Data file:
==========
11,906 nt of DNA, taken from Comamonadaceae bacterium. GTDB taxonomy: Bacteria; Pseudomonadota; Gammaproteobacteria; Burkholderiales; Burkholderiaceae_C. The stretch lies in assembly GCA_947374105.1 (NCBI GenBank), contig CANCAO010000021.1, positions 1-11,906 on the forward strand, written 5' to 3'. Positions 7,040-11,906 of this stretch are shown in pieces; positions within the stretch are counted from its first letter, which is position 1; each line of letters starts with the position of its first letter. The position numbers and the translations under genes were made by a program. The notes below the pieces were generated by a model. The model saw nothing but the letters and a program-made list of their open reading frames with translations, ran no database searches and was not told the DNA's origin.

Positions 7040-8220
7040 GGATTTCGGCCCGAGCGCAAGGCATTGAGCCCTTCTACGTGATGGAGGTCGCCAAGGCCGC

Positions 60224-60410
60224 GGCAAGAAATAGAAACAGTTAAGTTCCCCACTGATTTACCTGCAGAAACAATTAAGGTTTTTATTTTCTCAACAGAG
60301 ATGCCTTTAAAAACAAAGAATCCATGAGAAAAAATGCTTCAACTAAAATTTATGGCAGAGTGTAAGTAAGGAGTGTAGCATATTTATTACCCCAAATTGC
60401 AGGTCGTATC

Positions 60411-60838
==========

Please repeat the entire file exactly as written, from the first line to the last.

11,906 nt of DNA, taken from Comamonadaceae bacterium. GTDB taxonomy: Bacteria; Pseudomonadota; Gammaproteobacteria; Burkholderiales; Burkholderiaceae_C. The stretch lies in assembly GCA_947374105.1 (NCBI GenBank), contig CANCAO010000021.1, positions 1-11,906 on the forward strand, written 5' to 3'. Positions 7,040-11,906 of this stretch are shown in pieces; positions within the stretch are counted from its first letter, which is position 1; each line of letters starts with the position of its first letter. The position numbers and the translations under genes were made by a program. The notes below the pieces were generated by a model. The model saw nothing but the letters and a program-made list of their open reading frames with translations, ran no database searches and was not told the DNA's origin.

Positions 7040-8220
7040 GGATTTCGGCCCGAGCGCAAGGCATTGAGCCCTTCTACGTGATGGAGGTCGCCAAGGCCGC

Positions 60224-60410
60224 GGCAAGAAATAGAAACAGTTAAGTTCCCCACTGATTTACCTGCAGAAACAATTAAGGTTTTTATTTTCTCAACAGAG
60301 ATGCCTTTAAAAACAAAGAATCCATGAGAAAAAATGCTTCAACTAAAATTTATGGCAGAGTGTAAGTAAGGAGTGTAGCATATTTATTACCCCAAATTGC
60401 AGGTCGTATC

Positions 60411-60838